The scientific consensus for that point of view is global and extensive. Oregon State University’s “World Scientists’ Warning to Humanity: a second notice” article argues that humanity needs to be environmentally sustainable, and it has been signed by more than 13,000 scientists from across the world. How many scientists need to speak out before Governments, politicians and people from across the world realise that it is in mankind’s vital interests to ensure that our way of life is sustainable both now and in the future? The time to act is not next year or after the next election or at some point in the future; the time to act is now. For example, we are all aware of the dire threat to the bee population caused by some insecticides. Is it not obvious that we should be acting pre-emptively both on climate change and when the existence of vital ecosystems are threatened, rather than waiting for a real crisis point or, worse, for when it is too late?

    Before I talk about the areas where I believe Her Majesty’s Government must do more, I want to mention the recently announced plans to ban the ivory trade in the UK. This ban is of course right, but it is long overdue. I commend the Secretary of State for Environment, Food and Rural Affairs for taking the lead on the issue at long last and acting to halt the decline in the world’s elephant population. However, I fear that it may be seen in future years as too little, too late. The UK has been too slow to realise the enormous implications of the global ivory trade on the populations of large mammalian life, with the saddest statistics of all showing the ongoing collapse of the elephant population.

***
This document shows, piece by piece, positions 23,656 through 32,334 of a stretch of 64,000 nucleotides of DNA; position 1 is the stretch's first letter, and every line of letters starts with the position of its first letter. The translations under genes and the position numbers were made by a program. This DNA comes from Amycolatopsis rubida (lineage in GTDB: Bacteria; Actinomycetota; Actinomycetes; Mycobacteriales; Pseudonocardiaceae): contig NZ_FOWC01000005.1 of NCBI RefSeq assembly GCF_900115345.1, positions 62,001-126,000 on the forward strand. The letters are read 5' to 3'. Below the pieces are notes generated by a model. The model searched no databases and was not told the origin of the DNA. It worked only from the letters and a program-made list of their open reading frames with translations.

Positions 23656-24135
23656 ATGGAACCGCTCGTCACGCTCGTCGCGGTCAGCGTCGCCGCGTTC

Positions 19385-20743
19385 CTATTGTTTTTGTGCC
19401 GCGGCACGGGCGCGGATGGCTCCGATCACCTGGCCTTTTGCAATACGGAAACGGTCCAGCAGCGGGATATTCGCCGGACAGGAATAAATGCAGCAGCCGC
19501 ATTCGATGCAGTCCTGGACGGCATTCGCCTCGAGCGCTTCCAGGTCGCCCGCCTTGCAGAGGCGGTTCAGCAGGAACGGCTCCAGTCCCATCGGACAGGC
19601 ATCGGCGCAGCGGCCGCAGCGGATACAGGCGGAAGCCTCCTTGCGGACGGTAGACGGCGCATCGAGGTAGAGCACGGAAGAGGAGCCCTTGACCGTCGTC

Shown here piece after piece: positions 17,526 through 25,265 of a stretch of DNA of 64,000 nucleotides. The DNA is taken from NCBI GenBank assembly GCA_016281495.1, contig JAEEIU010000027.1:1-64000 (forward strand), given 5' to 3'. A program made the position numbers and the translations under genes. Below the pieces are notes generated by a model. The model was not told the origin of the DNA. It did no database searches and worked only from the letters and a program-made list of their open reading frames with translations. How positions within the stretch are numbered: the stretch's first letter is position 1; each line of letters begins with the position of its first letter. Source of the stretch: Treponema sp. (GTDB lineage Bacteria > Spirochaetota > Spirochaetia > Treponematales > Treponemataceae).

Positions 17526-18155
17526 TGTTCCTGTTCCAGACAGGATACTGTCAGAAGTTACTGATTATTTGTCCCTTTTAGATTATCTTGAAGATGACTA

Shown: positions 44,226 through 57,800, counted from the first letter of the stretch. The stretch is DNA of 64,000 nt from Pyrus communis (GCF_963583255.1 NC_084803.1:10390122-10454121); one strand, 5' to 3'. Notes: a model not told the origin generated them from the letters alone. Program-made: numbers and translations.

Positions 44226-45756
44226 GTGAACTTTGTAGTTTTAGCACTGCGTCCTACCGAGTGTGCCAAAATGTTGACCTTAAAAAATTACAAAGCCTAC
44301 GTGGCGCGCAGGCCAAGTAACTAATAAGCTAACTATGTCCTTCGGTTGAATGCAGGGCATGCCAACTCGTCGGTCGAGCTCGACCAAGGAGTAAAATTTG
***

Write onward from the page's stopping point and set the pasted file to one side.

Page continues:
Around three quarters of a million African and Asian elephants exist in the wild today, but that number has fallen by 144,000 in the past seven years alone. I repeat: 144,000 in seven years. That rapid and seemingly out-of-control collapse is overwhelmingly due to the barbaric practice of poaching. Those numbers are astonishing and, on the face of it, show why the UK Government have done the right thing. However, why did we not act earlier? Of course we cannot turn the clock back, but we can learn from our mistakes and work to prevent a similar lack of foresight in future.

    We must act faster to protect and save our wildlife by working with international organisations, both governmental and non-governmental, to do everything possible to crush poachers, to promote job creation in environmental conservation efforts across the world and, most importantly, to strive to rebalance our relationship with the natural world.

     In what has become an increasingly unstable world, I have no doubt that the United Kingdom will continue to play its full part in working with our allies on maintaining geopolitical stability and preventing humanitarian crises, but, as our world becomes more complicated and harder to govern, my fear is that nature suffers, often taking a lower priority.